How to Grow Old the Right Way Up
Saturday 21st June 2014

23. Grace and Gratitude

I believe I am normally very grateful to life and everyone around me for the abundance I enjoy. However, far too often, I find myself wishing for more money, a house of my own, and in general, for some things to be different to what they are. Thinking of this made me remember a singular moment of gratitude that will probably stay with me forever.
I arrived in England, nearly 30 years ago, with a head full of dreams of fame and fortune and a scholarship that guaranteed my subsistence as a single person only. My husband arrived one month later with a letter of acceptance from Oxford University, no scholarship or grant of any description, holly shoes (full of holes!), U$14 in his pocket, and our two boys, aged 6 and 7. I remember walking the streets of Oxford with my two greatest treasures, dressed in their little blue dungarees, travel present from their poor but overgenerous grandparents, feeling as if I had won the lottery’s biggest prize. And indeed I had, by fulfilling my main dream of bringing my little family to Europe against all odds.
In money terms, we were extremely poor. I went out to clean houses for 8/9 hours, 3 days a week and to London for my post-graduate studies the other 3. Sunday was for the family. My husband wrote endless applications and letters in order to try to get some money to fund his studies and our living in UK.
As Christmas approached, David, our eldest son, wrote a most endearing letter to Father Christmas asking for a Lego Car he was desperate to have. I believe he was very aware of how poor his real Father Christmas was. My husband and I tried to stretch here, cut there, but after the necessary calculations, we definitely didn’t have the £14 for the Lego car. Christmas had only aggravated our situation as the people I cleaned for were on holidays, and there were no gardens for my husband to do or government offices open to answer his constant letters and requests.
However, my son’s eyes bore on us, full of illusion and expectation and we decided to go through the embarrassment of borrowing money in the hope that in January, with the renewal of my cleaning contracts and perhaps the magical appearance of a sponsor for my husband’s studies, we would be able to repay it. Eventually, we did, but it is a miraculous, yet different story.
According to our tradition, on Christmas Eve we gave to the boys all the little presents we had for them, including some from generous friends. On purpose we hid the car under the sofa together with an equivalent present for our youngest son.
Every time a present was read and opened, we could see David’s breath stopping. Each time, he put up with the obvious deception, bravely and graciously.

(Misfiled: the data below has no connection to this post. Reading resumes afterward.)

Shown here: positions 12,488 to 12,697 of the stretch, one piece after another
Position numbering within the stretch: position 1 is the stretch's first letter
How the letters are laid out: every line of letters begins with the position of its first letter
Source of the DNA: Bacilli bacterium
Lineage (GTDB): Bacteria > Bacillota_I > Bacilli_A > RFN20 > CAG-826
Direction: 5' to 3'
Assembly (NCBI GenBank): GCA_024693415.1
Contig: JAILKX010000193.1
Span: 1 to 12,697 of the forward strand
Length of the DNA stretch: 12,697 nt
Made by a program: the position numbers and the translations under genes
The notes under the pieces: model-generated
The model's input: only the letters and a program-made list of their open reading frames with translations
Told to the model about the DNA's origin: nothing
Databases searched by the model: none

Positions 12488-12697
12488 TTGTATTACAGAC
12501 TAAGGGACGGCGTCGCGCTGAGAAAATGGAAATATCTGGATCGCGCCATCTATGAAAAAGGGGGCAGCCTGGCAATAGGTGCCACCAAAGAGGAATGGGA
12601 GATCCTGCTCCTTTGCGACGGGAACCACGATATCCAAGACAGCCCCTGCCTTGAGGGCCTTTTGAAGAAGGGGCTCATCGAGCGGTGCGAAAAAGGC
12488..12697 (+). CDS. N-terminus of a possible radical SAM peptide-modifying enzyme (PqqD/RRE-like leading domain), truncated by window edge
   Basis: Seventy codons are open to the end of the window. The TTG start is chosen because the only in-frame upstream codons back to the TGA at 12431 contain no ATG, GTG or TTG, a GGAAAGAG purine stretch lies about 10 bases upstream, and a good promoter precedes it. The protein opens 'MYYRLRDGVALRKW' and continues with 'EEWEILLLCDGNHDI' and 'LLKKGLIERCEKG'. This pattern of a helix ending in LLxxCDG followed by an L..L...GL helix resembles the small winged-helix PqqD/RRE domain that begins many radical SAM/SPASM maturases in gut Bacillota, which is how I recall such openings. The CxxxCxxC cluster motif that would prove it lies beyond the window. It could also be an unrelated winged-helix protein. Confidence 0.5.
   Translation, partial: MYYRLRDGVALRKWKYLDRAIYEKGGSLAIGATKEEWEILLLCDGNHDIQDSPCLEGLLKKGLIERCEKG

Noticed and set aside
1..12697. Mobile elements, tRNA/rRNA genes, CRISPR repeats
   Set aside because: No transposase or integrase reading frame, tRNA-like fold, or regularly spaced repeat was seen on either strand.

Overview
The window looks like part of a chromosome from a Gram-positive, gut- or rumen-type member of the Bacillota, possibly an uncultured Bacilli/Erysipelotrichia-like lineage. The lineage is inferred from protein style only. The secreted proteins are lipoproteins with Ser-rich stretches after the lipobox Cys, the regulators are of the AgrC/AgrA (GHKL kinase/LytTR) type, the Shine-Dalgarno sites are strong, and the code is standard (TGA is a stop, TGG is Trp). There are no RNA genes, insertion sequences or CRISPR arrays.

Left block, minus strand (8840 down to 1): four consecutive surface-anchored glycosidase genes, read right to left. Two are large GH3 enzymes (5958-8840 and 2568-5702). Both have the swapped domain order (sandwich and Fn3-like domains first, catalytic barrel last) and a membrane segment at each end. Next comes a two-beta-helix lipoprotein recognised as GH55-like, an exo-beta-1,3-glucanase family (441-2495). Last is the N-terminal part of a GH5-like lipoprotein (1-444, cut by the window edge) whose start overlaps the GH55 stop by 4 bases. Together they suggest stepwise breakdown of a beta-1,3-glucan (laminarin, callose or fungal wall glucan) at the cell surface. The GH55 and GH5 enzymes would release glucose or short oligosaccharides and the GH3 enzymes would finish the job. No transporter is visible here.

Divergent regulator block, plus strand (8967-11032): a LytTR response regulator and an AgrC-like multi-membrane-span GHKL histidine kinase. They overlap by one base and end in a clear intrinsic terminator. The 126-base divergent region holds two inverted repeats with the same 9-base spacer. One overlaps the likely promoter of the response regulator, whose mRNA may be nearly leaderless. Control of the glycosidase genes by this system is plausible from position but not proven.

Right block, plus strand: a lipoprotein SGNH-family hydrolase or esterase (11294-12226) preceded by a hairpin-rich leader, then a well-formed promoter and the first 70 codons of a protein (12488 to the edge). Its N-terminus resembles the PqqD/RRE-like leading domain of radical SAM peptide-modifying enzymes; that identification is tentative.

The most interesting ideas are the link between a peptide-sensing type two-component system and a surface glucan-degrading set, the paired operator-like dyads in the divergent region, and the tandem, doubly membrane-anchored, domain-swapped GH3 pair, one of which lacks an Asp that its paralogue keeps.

My husband and I glanced at each other from time to time slightly concerned, but we decided to keep going. When at last it looked as if there were no more presents, David stood up and came to embrace us, making very clear that he was very grateful for our efforts. But his little face said it all. He dropped a very quiet comment on the lines of “I was hoping that dad would have received a scholarship or something and then perhaps Father Christmas would bring me my Lego car.” He immediately checked himself in order to not to sound ungrateful. “But it is ok. All the presents are very very nice. Thank you mum and dad!” And went back to his toys. Then, my husband said: “Wait a minute…” I think there is something else we forgot…” and proceeded to take the Lego car out of its hiding place and another equivalent present for Daniel.
David’s face became bright red and his eyes were as full of tears as mine are, remembering that moment. He jumped to hug our legs saying: “Thank you, thank you…” so many times that it left no doubt that he not only appreciated the present, but that he was somehow aware of the effort it had meant to us.
Perhaps the memory of that moment has always made easy for me to give as much as I can to this grateful child of mine, now a man, who at least twice a year gives me a card that often says that he is very grateful to have me as mother. I have no words to express how grateful I am to have him as a son.
I imagine life, God, the power of our mind or whatever we think brings blessings to our lives, is like a loving father: ready to give. But often, we complain because it is not the right colour or the exact thing we asked for. Would a parent be inclined to give again and again to a child that is never happy with what he/she receives?
That thought keeps me grateful as I have experienced for many years now, that, the more grateful I am, the more I receive, and most importantly, the more I notice whatever I receive. But I still have a long way to go.

Someday I hope to arrive to a state of constant and graceful gratitude.


1. I am not a health practitioner of any description. The tips I will be giving are directly related to my personal experience and my experiences with family and friends who seem to have benefited from those tips. Please if in doubt, always consult a qualified practitioner.
2. With their permission I will be mentioning in these pages the names and expertise of many people who have contributed to my current state of health. See also the Links page. Whenever possible and relevant, I will be leading you to their websites or giving you a direct contact if you ask me. Nobody is or will be paying me or rewarding me in any way for doing so. I will be doing it because they are wonderful practitioners, to whom I owe much and to whom I am very happy to direct people to, for the benefit of all. I don’t and won’t recommend anyone whose help and expertise I haven’t experienced and benefited from directly.